Mississippi senate voted 28-18 Thursday in the last procedural act to advance what critics say is the most sweeping anti-LGBT legislation in the U.S.
“Then shall they deliver you up to be afflicted, and shall kill you: and ye shall be hated of all nations for my name’s sake.” Matthew 24:9 (KJV)
All over America since Obama has been president – from the Colorado baker forced to make same-sex wedding cakes, to the Washington state florist sued for not doing flowers for a lesbian wedding – Christian business owners have faced a nightmarish gestapo-style assault from the LGBT Mafia. Today, the Mississippi senate took a giant step forward to stop such attacks from the queer Left and passed a bill protecting Christian business owners from further assaults.
Bill is designed to stop LGBT attacks on Christian business owners like this one:
The Republican-dominated Mississippi Senate voted 28-18 on Thursday in its final procedural act to advance what critics say is the most sweeping anti-LGBT legislation in the United States, allowing denial of products and services in a wide range of venues.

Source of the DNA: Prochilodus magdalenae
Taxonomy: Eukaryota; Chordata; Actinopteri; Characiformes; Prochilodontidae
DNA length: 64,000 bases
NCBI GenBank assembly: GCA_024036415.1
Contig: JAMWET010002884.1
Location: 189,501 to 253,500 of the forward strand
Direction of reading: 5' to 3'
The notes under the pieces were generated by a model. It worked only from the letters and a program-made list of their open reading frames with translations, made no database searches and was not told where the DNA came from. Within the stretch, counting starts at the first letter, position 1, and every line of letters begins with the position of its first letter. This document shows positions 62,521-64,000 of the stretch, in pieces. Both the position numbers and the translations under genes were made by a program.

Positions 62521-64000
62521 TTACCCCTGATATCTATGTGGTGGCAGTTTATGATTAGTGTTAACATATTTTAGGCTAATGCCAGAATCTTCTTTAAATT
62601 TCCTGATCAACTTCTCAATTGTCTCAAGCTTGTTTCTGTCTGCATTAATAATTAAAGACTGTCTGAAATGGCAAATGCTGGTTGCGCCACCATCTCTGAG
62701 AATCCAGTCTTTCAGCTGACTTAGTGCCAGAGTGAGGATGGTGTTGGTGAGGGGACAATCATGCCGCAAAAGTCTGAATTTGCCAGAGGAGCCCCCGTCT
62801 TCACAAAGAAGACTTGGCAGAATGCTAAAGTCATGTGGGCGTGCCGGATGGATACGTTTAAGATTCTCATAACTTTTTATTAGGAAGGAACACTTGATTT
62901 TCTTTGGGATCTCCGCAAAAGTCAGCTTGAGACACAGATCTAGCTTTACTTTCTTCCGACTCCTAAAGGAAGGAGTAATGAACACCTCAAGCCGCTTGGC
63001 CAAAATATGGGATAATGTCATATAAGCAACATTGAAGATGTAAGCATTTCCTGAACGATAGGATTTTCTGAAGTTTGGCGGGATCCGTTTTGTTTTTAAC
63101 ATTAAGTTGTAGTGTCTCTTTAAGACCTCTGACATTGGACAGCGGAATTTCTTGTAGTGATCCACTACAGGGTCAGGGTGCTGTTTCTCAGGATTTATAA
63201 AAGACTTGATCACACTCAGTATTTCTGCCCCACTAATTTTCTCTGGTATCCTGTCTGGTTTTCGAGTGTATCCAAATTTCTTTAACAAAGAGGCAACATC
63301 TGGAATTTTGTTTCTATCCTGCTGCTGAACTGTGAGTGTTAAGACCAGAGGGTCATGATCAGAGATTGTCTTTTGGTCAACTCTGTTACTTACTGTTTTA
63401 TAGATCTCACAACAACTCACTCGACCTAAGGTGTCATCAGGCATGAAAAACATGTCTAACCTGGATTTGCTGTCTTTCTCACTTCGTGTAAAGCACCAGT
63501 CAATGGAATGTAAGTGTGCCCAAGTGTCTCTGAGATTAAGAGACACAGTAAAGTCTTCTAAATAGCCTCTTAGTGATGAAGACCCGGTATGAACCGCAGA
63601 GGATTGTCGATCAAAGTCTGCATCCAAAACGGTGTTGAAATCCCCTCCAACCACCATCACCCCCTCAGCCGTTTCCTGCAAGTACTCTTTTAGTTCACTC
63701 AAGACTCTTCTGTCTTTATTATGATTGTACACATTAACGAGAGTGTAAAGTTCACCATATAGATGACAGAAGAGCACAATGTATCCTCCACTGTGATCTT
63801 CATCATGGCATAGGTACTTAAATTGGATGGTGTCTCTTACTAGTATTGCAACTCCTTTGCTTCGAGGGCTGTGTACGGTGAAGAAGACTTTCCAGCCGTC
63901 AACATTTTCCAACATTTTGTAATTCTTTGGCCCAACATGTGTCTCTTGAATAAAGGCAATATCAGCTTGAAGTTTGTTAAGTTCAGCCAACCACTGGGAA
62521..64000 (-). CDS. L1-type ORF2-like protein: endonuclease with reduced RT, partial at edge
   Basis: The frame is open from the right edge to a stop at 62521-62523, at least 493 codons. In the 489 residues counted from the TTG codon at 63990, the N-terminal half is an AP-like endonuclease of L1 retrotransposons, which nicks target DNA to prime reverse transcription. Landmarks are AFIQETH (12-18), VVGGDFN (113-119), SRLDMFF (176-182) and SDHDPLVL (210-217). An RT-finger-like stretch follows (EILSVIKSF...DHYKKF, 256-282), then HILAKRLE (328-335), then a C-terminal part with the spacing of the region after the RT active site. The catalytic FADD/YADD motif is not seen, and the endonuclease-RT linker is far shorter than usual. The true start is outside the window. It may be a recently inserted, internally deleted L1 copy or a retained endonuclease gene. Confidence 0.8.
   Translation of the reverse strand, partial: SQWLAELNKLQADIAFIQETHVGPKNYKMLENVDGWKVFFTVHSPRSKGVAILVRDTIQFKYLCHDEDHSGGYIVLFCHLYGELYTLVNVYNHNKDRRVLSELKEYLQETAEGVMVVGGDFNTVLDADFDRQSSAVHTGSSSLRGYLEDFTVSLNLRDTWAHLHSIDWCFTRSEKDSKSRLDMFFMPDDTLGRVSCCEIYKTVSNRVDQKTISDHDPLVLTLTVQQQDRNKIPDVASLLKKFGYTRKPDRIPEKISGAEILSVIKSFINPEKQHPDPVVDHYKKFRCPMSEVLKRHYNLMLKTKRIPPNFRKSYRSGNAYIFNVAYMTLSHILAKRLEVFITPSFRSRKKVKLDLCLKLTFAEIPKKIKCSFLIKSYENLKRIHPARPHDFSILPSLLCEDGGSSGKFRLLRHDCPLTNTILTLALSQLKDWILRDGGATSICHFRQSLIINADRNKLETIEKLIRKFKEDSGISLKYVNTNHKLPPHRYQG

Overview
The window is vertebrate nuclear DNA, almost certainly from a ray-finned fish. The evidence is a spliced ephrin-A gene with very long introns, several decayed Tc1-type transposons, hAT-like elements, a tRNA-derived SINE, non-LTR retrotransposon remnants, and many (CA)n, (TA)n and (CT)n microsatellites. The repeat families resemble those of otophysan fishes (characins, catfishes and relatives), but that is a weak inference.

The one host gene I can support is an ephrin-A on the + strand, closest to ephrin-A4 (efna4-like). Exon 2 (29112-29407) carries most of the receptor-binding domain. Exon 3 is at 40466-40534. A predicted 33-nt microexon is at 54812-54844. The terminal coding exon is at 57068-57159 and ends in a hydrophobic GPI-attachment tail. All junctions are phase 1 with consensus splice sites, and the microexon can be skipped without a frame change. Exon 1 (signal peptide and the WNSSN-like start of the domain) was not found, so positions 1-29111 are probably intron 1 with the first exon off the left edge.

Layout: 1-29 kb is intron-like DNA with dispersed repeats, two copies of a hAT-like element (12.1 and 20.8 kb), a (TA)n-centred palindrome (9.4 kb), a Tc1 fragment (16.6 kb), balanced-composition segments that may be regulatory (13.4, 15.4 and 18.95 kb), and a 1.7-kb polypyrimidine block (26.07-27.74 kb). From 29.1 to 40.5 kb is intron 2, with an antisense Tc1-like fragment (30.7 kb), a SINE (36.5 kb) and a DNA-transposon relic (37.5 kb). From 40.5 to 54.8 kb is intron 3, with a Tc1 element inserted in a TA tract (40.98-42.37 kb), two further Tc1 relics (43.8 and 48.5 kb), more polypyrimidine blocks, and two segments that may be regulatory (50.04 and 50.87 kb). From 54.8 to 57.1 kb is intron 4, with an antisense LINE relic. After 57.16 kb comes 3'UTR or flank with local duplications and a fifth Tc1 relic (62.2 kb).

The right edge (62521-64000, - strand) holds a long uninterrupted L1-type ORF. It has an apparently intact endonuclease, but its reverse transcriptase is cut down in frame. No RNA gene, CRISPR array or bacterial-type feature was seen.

The night before, Senators voted 31-17 to pass the bill, then took up a motion that required Thursday’s final vote.
The House must vote only once to concur, thereby sending it to the governor, because the House already passed a slightly different version of the bill by a 80-39 vote in February. The concurrence vote is expected early next week.
In speeches on the Senate floor Wednesday night, Republicans backers argued their legislation fixes problems created for people of faith when the Supreme Court ruled for marriage equality last year.
“It gives protection to those in the state who cannot in a good conscience provide services for a same-sex marriage,” Sen. Jennifer Branning said in an address to her colleagues.
Ben Needham, director of the southern LGBT advocacy group Project One America, told Buzzfeed Wednesday that the measure “is probably the worst religious freedom bill to date.”
But advocates of the bill, which is one of about 10 drafted by states across the country in response to the Supreme Court decision guaranteeing a right to same-sex marriage last summer, says that the legislation will protect the rights of those who disagree with the court’s decision.